This year, that is not always true. If you are making a weapon, armor, or shield, please remember that the price of the non-magical base item is not halved. For example, suppose you are making a magical dagger. All together, it ends up with a price of 10,302gp - 10,000gp worth of magical abilities, and 302gp for the masterwork dagger.

The item's cost is 5,302gp - not 5,151gp.

This may be nit-picky, but attention to this level of detail is certainly something I will be looking for when voting this round.


Ah, Avoron made a comment about it not being TWF and I assumed he was talking about the same thing.

Yeah, the TWF is definitely a no-go.


Bob Bob Bob wrote:

That's easy. You have a number of "hands" equal to your hands. "Hands" is short for "hands of effort". During a full attack you can only use manufactured weapons that use a number of hands equal to your "hands". Vestigial arm adds hands but explicitly does not add "hands". That's what "The arm does not give the alchemist any extra attacks or actions per round" means.

If you are a normal humanoid (two hands) and attack with a two-handed weapon you can't use two-weapon fighting (because you've already used up two "hands"). A two armed alchemist who grows two more arms with Vestigial Arm still only has two "hands" and therefore can only attack with one two-handed or two one-handed/light weapons. Iteratives can be subbed as normal but you can never exceed your "hands" limit.

I think this is wrong. The reason I think this is wrong is because he is not two weapon fighting.

Consider the following situation:

A fighter with a +6 BaB attacks with a greatsword for his first attack. Then, for his +1 BaB attack, he drops his greatsword and quickdraws an earthbreaker.

As far as I can tell, this is completely legal and the TWF FAQ doesn't apply to it.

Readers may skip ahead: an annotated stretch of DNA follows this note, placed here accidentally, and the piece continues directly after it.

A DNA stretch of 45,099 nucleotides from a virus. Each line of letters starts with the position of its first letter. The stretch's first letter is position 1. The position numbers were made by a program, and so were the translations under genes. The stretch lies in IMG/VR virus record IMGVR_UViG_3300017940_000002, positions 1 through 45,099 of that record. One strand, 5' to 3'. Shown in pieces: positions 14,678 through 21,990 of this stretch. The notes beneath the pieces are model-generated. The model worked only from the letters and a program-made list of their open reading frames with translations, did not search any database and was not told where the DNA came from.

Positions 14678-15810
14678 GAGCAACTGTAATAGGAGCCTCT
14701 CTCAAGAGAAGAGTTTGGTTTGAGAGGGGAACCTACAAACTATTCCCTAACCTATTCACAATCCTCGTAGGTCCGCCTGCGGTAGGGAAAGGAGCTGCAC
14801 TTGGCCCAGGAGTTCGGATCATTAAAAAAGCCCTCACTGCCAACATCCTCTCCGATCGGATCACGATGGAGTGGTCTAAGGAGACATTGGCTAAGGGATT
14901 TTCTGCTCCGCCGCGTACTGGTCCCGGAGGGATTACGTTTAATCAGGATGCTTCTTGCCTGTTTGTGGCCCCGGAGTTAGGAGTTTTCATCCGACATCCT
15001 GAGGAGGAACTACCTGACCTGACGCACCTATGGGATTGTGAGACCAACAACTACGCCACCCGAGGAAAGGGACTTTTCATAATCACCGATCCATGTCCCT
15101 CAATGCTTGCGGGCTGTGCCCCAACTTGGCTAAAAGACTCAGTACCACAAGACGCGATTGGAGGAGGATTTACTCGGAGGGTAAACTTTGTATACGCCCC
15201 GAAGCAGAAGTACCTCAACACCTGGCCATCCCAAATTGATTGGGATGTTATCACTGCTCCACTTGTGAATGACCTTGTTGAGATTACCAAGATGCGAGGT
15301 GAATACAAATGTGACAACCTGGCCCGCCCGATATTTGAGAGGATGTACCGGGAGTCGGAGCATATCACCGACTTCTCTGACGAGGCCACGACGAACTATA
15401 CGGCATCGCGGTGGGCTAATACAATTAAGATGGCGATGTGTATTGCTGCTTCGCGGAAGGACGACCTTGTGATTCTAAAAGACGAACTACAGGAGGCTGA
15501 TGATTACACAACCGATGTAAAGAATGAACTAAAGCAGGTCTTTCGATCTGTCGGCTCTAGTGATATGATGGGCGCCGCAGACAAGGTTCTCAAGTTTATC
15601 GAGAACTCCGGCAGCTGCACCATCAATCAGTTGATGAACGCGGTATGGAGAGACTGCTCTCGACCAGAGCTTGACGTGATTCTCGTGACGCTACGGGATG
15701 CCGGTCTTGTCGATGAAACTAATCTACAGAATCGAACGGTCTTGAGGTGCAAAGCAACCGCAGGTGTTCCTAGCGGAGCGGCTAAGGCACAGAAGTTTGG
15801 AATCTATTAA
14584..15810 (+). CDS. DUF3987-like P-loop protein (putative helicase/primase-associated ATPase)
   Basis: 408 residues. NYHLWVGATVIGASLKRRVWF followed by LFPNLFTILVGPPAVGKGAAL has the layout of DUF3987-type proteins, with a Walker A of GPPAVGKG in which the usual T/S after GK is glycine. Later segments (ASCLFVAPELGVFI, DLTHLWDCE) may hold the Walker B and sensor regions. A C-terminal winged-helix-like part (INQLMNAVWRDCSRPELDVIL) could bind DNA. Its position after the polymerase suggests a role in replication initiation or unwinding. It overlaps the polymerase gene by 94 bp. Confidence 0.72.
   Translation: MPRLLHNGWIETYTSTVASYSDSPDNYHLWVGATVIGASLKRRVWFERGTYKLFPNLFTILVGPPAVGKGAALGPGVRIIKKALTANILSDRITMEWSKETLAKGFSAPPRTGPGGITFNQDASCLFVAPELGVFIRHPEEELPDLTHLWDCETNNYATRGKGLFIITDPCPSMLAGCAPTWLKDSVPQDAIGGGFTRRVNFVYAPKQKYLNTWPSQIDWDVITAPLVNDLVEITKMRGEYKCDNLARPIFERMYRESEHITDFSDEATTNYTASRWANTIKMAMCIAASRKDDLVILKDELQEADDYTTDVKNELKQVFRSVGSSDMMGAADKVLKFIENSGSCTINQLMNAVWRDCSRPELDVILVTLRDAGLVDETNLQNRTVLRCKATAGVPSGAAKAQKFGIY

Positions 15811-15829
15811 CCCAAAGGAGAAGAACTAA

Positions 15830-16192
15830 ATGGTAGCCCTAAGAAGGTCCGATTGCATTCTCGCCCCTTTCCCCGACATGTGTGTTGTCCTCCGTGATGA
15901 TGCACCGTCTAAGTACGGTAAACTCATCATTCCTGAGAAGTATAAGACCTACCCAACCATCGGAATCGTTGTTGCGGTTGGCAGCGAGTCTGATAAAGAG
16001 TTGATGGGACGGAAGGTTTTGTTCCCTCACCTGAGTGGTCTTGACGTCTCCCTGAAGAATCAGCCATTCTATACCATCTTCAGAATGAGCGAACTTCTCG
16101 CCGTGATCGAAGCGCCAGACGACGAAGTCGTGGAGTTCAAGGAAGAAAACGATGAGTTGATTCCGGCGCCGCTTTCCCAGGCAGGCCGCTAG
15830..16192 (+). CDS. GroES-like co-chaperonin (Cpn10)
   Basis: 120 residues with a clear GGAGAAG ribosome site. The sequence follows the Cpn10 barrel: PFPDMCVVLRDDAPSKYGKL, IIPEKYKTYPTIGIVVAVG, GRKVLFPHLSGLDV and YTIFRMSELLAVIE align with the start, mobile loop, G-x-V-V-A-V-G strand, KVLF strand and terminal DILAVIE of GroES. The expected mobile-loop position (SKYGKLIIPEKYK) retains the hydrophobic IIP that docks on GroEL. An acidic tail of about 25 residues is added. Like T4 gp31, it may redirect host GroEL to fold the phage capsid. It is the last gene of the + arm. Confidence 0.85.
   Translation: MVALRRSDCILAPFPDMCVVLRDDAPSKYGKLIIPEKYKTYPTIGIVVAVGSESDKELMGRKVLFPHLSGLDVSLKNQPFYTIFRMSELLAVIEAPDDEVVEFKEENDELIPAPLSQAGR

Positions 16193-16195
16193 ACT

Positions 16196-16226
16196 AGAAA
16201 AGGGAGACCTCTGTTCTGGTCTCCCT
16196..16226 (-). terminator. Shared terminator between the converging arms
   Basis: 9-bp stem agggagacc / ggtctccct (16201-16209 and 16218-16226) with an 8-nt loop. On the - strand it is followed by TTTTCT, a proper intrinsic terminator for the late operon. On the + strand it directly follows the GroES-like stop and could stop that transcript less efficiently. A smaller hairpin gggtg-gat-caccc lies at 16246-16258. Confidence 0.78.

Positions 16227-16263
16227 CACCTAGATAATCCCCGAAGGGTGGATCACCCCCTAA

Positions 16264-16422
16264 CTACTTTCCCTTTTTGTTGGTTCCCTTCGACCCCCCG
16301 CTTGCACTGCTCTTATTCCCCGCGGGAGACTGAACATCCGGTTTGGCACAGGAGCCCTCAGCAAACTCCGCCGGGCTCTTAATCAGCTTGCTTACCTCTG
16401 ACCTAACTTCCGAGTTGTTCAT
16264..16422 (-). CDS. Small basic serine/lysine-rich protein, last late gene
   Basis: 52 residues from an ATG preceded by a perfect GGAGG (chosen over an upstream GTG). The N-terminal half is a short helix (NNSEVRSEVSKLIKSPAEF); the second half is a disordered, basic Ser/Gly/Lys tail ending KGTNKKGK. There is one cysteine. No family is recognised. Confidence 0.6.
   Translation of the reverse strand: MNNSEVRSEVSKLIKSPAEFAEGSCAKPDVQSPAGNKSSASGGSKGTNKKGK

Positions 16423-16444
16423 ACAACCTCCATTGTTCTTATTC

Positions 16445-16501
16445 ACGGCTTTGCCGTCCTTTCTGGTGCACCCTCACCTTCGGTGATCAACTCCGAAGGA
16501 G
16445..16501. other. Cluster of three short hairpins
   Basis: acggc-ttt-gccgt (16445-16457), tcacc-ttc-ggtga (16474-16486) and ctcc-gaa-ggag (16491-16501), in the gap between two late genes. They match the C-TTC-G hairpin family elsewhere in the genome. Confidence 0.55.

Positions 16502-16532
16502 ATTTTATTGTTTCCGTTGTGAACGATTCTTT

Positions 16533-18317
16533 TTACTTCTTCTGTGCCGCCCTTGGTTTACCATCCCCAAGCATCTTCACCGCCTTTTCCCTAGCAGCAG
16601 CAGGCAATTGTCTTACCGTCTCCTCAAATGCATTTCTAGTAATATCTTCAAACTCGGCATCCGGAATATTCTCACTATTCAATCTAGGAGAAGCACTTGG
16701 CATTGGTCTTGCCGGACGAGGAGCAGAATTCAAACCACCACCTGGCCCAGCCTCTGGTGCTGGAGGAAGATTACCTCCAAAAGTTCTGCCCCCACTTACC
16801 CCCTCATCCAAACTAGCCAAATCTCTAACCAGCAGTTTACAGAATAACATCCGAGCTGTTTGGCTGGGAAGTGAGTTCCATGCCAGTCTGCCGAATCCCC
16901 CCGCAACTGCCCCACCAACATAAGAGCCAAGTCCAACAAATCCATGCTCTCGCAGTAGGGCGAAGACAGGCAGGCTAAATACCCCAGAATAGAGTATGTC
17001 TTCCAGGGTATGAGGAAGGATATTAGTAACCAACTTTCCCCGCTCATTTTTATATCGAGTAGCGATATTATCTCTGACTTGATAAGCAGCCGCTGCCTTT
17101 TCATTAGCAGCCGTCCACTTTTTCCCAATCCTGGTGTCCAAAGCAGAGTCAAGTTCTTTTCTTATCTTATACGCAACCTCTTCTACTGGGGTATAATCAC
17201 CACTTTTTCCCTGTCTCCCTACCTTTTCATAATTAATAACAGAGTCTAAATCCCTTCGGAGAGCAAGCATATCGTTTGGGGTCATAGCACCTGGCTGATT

And as far as I can tell, it is no different from using vestigial arm to do the same thing without the quickdraw.


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Shadowborn wrote:

1. Take the rust monster.

2. Apply the swarm template from the Advanced Bestiary.

3. Watch the look on your players' faces when the egg sac ruptures, releasing a wave of baby rust monsters upon them.

Totally had a DM pull that on our group once. Most encounters we were approaching carefully, fighting defensively and waiting to see what the enemy was capable of before going in for the kill. This fight, we (luckily) won initiative, caught the swarm with Color Spray, and then fireballed it into oblivion before it could act.

Then we left that part of the dungeon and never came back. :)

Oh, that reminds me of another great idea that DM had. We found an abandoned mineshaft, and were attacked by a heavily armored skeleton. For some reason, this skeleton was immune to our attempts to turn it.

Finally, we discovered that it was actually an animated suit of armor with its former wearer's skeleton trapped inside it, and the skeleton was non-animate.

Then as we were crossing a minecart track we got bludgeoned by a runaway minecart that seemed to be moving on its own. And then we were attacked by a swarm of animated pickaxes...

It turned out that the mine had been abandoned because the miners had struck a magical ore that animated any metal object to touch it.


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One wonders what happens in Aboyd's games when a Paladin walks into Geb.

Say a ghoul attacks a child and the paladin slays the ghoul. Does the paladin fall because in Geb it is legal for the undead to prey on the living and the paladin has just committed murder by Geb's laws?